NdangaBradleyCabral2015

Référence

Ndanga, T.M., Bradley, R.L. and Cabral, A.R. (2015) Does vegetation affect the methane oxidation efficiency of passive biosystems? Waste Management, 38(1):240-249. (Scopus )

Résumé

It is often reported in the technical literature that the presence of vegetation improves the methane oxidation efficiency of biosystems; however, the phenomena involved and biosystem performance results are still poorly documented, particularly in the field. This triggered a study to assess the importance of vegetation in methane oxidation efficiency (MOE). In this study, 4 large scale columns, each filled with sand, topsoil and a mixture of compost and topsoil were tested under controlled conditions in the laboratory and partially controlled conditions in the field. Four series of laboratory tests and two series of field tests were performed. 4 different plant covers were tested for each series: Trifolium repens L. (White clover), Phleum pratense L. (Timothy grass), a mixture of both, and bare soil as the control biosystem. The study results indicated that up to a loading equal to 100gCH<inf>4</inf>/m2/d, the type of plant cover did not influence the oxidation rates, and the MOE was quite high (≥95%) in all columns. Beyond this point, the oxidation rate continued to increase, reaching 253 and 179gCH<inf>4</inf>/m2/d in laboratory and field tests respectively. In the end, the bare soil achieved as high or higher MOEs than vegetated biosystems. Despite the fact that the findings of this study cannot be generalized to other types of biosystems and plants and that the vegetation types tested were not fully grown, it was shown that for the short-term tests performed and the types of substrates and plants used herein, vegetation does not seem to be a key factor for enhancing biosystem performance. This key conclusion does not corroborate the conclusion of the relatively few studies published in the technical literature assessing the importance of vegetation in MOE. © 2015 Elsevier Ltd.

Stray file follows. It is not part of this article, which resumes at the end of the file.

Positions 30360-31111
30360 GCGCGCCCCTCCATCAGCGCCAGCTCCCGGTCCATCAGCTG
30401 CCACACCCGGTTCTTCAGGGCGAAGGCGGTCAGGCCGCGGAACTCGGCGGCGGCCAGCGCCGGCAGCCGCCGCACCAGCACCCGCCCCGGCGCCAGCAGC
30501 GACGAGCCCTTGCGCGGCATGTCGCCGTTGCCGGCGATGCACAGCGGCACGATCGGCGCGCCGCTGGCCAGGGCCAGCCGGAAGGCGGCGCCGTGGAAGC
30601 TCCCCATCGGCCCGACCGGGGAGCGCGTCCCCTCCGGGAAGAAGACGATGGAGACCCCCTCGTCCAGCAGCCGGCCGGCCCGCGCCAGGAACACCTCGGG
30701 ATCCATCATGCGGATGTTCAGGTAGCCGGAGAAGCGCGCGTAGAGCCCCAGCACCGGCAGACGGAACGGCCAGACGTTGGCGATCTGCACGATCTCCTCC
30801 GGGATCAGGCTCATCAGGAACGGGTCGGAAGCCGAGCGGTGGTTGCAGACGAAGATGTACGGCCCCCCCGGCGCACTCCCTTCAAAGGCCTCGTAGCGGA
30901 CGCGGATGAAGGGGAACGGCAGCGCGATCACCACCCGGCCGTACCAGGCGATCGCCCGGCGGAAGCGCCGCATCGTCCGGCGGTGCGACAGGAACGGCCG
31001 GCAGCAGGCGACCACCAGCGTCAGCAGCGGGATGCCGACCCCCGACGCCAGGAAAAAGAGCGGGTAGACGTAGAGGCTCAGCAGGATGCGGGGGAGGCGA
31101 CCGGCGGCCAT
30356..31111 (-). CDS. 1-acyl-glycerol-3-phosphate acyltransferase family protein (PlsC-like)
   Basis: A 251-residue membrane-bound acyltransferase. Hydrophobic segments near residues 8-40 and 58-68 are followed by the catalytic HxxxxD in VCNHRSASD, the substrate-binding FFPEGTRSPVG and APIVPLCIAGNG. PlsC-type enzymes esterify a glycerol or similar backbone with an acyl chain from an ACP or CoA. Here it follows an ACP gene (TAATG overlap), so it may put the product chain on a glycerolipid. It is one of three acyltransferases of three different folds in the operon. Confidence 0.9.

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@ARTICLE { NdangaBradleyCabral2015,
    AUTHOR = { Ndanga, T.M. and Bradley, R.L. and Cabral, A.R. },
    TITLE = { Does vegetation affect the methane oxidation efficiency of passive biosystems? },
    JOURNAL = { Waste Management },
    YEAR = { 2015 },
    VOLUME = { 38 },
    PAGES = { 240-249 },
    NUMBER = { 1 },
    NOTE = { cited By 0 },
    ABSTRACT = { It is often reported in the technical literature that the presence of vegetation improves the methane oxidation efficiency of biosystems; however, the phenomena involved and biosystem performance results are still poorly documented, particularly in the field. This triggered a study to assess the importance of vegetation in methane oxidation efficiency (MOE). In this study, 4 large scale columns, each filled with sand, topsoil and a mixture of compost and topsoil were tested under controlled conditions in the laboratory and partially controlled conditions in the field. Four series of laboratory tests and two series of field tests were performed. 4 different plant covers were tested for each series: Trifolium repens L. (White clover), Phleum pratense L. (Timothy grass), a mixture of both, and bare soil as the control biosystem. The study results indicated that up to a loading equal to 100gCH<inf>4</inf>/m2/d, the type of plant cover did not influence the oxidation rates, and the MOE was quite high (≥95%) in all columns. Beyond this point, the oxidation rate continued to increase, reaching 253 and 179gCH<inf>4</inf>/m2/d in laboratory and field tests respectively. In the end, the bare soil achieved as high or higher MOEs than vegetated biosystems. Despite the fact that the findings of this study cannot be generalized to other types of biosystems and plants and that the vegetation types tested were not fully grown, it was shown that for the short-term tests performed and the types of substrates and plants used herein, vegetation does not seem to be a key factor for enhancing biosystem performance. This key conclusion does not corroborate the conclusion of the relatively few studies published in the technical literature assessing the importance of vegetation in MOE. © 2015 Elsevier Ltd. },
    AUTHOR_KEYWORDS = { Landfill final covers; Landfill gas emission abatement; Plant cover },
    DOCUMENT_TYPE = { Article },
    DOI = { 10.1016/j.wasman.2015.01.031 },
    KEYWORDS = { Biological systems; Composting; Efficiency; Land fill; Methane; Mixtures; Oxidation, Controlled conditions; Landfill final covers; Landfill gas emissions; Methane oxidation; Oxidation rates; Short-term test; Technical literature; Vegetation type, Vegetation, methane, compost; control system; landfill; methane; oxidation; sandy soil; topsoil; vegetation, agroecosystem; Article; compost; controlled study; environmental parameters; environmental temperature; irrigation (agriculture); methane oxidation efficiency; nonhuman; oxidation; Phleum pratense; plant seed; priority journal; sand; soil property; vegetation dynamics; white clover, Phleum pratense; Trifolium repens },
    SOURCE = { Scopus },
    URL = { http://www.scopus.com/inward/record.url?eid=2-s2.0-84933679853&partnerID=40&md5=fea547944fb4f27c41785c9cbae521df },
}

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